Contact: Alison Jones
Alison.jones@duke.edu
919-681-8052
Duke University

Public Release: 6-Jan-2015
Injury Epidemiology
Drug overdose epidemic to recede soon
Researchers at Columbia University's Mailman School of Public Health project that the drug overdose epidemic will peak at about 50,000 annual deaths in 2017 before declining to a non-epidemic state of approximately 6,000 deaths in the year 2035 -- at roughly the same rate seen before the start of the epidemic. Results appear online in the journal Injury Epidemiology.
NIH/National Institute on Drug Abuse, National Center for Injury Prevention and Control

Contact: Timothy Paul
tp2111@columbia.edu
212-305-2676
Columbia University's Mailman School of Public Health

Public Release: 23-Dec-2014
Journal of American Academy of Child and Adolescent Psychiatry
Could playing Tchaikovsky's 'Nutcracker' and other music improve kids' brains?
In a study called 'the largest investigation of the association between playing a musical instrument and brain development,' Medicine Vermont child psychiatry team has found that musical training might also help kids focus their attention, control their emotions and diminish their anxiety.
NIH/National Institute of Child Health and Human Development, NIH/National Institute on Drug Abuse, NIH/National Institute of Mental Health, NIH/National Institute of Neurological Disorders and Stroke.

Contact: Jennifer Nachbur
jennifer.nachbur@uvm.edu
802-338-8316
University of Vermont

Public Release: 16-Dec-2014
Drug and Alcohol Dependence
Meth users face substantially higher risk for getting Parkinson's disease
In addition to incurring serious dental problems, memory loss and other physical and mental issues, methamphetamine users are three times more at risk for getting Parkinson's disease than non-illicit drug users, new research from the University of Utah and Intermountain Healthcare shows.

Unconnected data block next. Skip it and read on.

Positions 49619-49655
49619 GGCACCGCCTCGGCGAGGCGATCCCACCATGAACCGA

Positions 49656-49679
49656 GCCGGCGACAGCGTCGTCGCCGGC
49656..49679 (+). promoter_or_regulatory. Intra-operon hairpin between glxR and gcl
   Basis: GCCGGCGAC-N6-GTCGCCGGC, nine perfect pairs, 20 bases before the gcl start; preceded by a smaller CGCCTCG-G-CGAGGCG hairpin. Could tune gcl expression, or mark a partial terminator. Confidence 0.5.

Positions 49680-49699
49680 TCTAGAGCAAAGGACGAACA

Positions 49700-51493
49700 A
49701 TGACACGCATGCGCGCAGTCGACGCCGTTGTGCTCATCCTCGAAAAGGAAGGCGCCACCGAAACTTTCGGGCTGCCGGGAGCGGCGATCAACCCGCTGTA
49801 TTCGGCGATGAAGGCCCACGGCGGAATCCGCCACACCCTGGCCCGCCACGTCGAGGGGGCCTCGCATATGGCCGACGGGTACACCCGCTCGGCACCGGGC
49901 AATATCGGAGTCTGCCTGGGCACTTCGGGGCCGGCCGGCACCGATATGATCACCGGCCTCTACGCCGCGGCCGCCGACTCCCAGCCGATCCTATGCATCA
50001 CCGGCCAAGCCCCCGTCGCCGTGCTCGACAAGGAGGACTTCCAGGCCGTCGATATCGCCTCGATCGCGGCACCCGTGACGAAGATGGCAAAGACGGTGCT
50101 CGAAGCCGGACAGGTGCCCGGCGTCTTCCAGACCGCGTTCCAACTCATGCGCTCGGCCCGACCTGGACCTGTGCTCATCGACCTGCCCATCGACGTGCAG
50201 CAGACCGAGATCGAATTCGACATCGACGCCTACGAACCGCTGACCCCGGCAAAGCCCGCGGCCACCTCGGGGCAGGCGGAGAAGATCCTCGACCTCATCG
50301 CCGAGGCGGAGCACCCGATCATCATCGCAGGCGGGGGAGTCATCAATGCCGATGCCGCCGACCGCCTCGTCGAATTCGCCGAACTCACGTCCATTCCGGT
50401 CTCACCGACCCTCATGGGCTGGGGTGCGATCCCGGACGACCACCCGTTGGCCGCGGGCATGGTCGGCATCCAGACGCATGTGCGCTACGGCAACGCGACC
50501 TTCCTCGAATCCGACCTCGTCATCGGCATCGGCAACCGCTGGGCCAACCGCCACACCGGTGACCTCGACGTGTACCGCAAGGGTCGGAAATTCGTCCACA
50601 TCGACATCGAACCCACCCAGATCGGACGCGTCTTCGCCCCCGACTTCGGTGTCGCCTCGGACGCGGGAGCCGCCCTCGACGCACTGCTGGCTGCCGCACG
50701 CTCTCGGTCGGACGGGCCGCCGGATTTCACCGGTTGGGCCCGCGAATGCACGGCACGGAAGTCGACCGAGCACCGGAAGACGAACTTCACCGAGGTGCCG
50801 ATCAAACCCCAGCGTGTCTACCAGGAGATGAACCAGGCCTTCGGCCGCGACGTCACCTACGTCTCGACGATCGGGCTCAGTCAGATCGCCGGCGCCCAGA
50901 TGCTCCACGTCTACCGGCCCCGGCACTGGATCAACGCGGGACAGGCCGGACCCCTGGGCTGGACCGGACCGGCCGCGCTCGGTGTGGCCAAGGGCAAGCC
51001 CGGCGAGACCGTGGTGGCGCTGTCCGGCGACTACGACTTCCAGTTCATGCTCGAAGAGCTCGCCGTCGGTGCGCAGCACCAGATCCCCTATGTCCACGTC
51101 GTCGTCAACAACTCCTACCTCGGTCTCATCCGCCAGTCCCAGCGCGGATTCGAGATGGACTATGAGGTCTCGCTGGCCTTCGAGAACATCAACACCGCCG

NIH/National Institute on Drug Abuse

Contact: Phil Sahm
phil.sahm@hsc.utah.edu
801-581-2517
University of Utah Health Sciences

Public Release: 15-Dec-2014
AIDS and Behavior
Occasional heroin use may worsen HIV infection
Researchers at Yale and Boston University and their Russian collaborators have found that occasional heroin use by HIV-positive patients may be particularly harmful to the immune system and worsens HIV disease, compared to persistent or no heroin use. The findings are published in the journal AIDS and Behavior.
NIH/National Institute on Drug Abuse, NIH/National Institute on Alcohol Abuse and Alcoholism

Contact: Karen N. Peart
karen.peart@yale.edu
203-432-1326
Yale University

Public Release: 10-Dec-2014
Alcoholism: Clinical & Experimental Research
Peroxisome proliferator-activated receptor agonists may treat alcohol dependence
Peroxisome proliferator-activated receptors (PPARs) are nuclear receptor proteins that regulate the expression of genes. PPAR agonists, which activate PPARs, are used to treat diabetes and elevated blood lipids. Mouse and human data suggest that PPAR agonists may be repurposed for treating alcohol dependence in humans.
NIH/National Institute on Alcohol Abuse and Alcoholism, NIH/National Institute on Drug Abuse, National Institutes of Health

Contact: R. Adron Harris, Ph.D.
harris@austin.utexas.edu
512-232-2514
Alcoholism: Clinical & Experimental Research

Public Release: 9-Dec-2014